The Harvard Journal of Law and Public Policy has just published my article on the original meaning of the Recess Appointments Clause. It reports that the Constitution uses the term “the Recess” to refer only to formal breaks between sessions of the Senate, not to informal intra-session breaks. It also reports that a vacancy “happens” only when it is created during the Recess. It is not sufficient for the vacancy to be created when the Senate is in session and then continue into the recess.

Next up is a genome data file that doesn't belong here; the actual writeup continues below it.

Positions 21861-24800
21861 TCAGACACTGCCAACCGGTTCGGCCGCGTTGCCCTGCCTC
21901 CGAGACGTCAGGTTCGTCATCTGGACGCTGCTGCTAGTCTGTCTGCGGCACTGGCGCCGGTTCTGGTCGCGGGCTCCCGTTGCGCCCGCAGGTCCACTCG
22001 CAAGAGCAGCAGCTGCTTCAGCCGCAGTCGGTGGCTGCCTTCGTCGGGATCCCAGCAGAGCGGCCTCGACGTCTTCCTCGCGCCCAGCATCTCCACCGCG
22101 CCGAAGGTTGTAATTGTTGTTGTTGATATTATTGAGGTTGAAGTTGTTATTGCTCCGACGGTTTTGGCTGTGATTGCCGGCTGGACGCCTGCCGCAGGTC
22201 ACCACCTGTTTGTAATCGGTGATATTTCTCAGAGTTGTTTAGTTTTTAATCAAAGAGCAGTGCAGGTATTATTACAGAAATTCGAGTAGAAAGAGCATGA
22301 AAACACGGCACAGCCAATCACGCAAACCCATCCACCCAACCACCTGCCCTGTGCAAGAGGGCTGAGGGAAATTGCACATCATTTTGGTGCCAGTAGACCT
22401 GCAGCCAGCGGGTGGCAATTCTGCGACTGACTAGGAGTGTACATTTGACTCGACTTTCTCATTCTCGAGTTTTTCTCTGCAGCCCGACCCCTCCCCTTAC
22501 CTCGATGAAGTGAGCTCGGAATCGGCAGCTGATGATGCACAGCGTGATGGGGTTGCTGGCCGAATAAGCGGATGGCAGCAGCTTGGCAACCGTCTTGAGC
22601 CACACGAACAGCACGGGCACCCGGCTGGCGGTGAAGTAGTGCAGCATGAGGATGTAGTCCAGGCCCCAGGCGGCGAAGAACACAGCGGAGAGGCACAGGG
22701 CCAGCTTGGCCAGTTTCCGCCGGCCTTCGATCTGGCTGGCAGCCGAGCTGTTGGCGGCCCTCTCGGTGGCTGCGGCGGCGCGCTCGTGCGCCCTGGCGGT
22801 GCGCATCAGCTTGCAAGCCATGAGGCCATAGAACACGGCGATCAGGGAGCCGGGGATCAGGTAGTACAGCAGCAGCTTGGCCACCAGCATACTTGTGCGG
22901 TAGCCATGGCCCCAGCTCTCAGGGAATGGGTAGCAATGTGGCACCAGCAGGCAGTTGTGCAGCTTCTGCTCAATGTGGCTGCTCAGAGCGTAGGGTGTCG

These conclusions are based on detailed, impartial, study of Founding-Era legislative and other governmental practice—apparently the first article on this topic to report the results of such a study.
Latest posts by Rob Natelson (see all)
- Is Obama Violating the “Take Care” Clause? - January 12, 2015
- Colorado Goes to the Supreme Court to Defend TABOR - October 27, 2014
- Eric Holder & Other Overreaching Prosecutors - September 30, 2014